Picky, picky, picky. Details matter. More importantly, attention to details matters. Think about the people at your department that you respect the most. Why? I'll bet that most of them earn that respect by being as professional as they can be, and paying attention to details--everything from whether their reports are clean of typos, to whether their hat is on straight. Again--ask yourself why. Because you know that, if they pay attention to those little things, they are also paying attention to the big things--those details that could get someone hurt, or sued, or both. Like a clean weapon, like properly completed reports, like accurate testimony, like proper tactics, and like paying attention to their training.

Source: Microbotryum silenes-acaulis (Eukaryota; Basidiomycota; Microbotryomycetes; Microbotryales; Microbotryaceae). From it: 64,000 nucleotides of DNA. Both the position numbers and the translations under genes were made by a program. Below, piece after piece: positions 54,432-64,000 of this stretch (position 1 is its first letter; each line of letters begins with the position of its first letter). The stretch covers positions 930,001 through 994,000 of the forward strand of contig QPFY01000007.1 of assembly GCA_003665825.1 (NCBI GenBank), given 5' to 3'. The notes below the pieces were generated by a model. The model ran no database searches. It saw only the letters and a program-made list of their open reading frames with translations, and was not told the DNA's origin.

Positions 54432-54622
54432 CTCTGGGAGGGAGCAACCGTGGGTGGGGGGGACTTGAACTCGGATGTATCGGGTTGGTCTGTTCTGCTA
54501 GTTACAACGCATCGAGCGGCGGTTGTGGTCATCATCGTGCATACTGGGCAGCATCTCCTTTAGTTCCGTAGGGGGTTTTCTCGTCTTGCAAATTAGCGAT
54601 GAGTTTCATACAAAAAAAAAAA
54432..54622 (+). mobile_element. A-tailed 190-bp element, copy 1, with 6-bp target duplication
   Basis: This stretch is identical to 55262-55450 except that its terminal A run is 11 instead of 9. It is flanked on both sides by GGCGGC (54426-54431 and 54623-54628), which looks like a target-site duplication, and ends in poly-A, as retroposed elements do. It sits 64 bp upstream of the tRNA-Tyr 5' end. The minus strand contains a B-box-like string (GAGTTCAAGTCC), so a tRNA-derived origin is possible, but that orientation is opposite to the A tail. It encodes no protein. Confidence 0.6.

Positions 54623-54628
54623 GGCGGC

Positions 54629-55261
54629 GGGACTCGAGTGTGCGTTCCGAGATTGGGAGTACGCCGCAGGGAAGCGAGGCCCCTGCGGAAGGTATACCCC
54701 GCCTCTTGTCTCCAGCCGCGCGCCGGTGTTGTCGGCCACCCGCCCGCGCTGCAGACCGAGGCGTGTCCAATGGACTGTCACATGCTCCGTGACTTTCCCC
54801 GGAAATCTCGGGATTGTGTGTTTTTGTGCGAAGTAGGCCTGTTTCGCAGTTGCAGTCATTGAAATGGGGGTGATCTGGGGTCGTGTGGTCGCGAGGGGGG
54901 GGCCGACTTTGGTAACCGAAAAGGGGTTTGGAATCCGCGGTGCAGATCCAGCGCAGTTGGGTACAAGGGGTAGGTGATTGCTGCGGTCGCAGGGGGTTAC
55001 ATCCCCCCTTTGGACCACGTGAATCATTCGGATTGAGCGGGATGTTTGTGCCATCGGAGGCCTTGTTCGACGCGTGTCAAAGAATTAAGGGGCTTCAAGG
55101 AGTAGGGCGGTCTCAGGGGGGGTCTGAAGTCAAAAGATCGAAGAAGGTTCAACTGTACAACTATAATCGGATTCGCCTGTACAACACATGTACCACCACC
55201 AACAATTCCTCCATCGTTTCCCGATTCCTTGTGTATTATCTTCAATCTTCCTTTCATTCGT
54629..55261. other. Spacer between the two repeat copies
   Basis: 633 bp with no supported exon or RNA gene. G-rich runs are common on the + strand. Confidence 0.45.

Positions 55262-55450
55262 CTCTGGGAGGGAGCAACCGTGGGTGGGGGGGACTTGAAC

Wow, this pontificating and preaching is hard work. I gotta' sit down.

Okay, so how do we start? I don't mean to imply that I've got all the answers, but I know a few places to start, technology-wise. Here are a few of the terminology "burrs" under my saddle:

  • It's not a pursuit, unless they're trying to elude. Otherwise, they're just not pulling over yet. Hit your siren.
  • "Deadly Force" is a legal construct, drawn from the definition in the Model Penal Code, and adopted by the federal courts. "Lethal Force" is force with a fatal outcome. There is a difference. There is no lethal force standard, there is a deadly force standard.
  • An "ASP" is a brand of collapsible baton--it's not a generic name for all collapsible batons.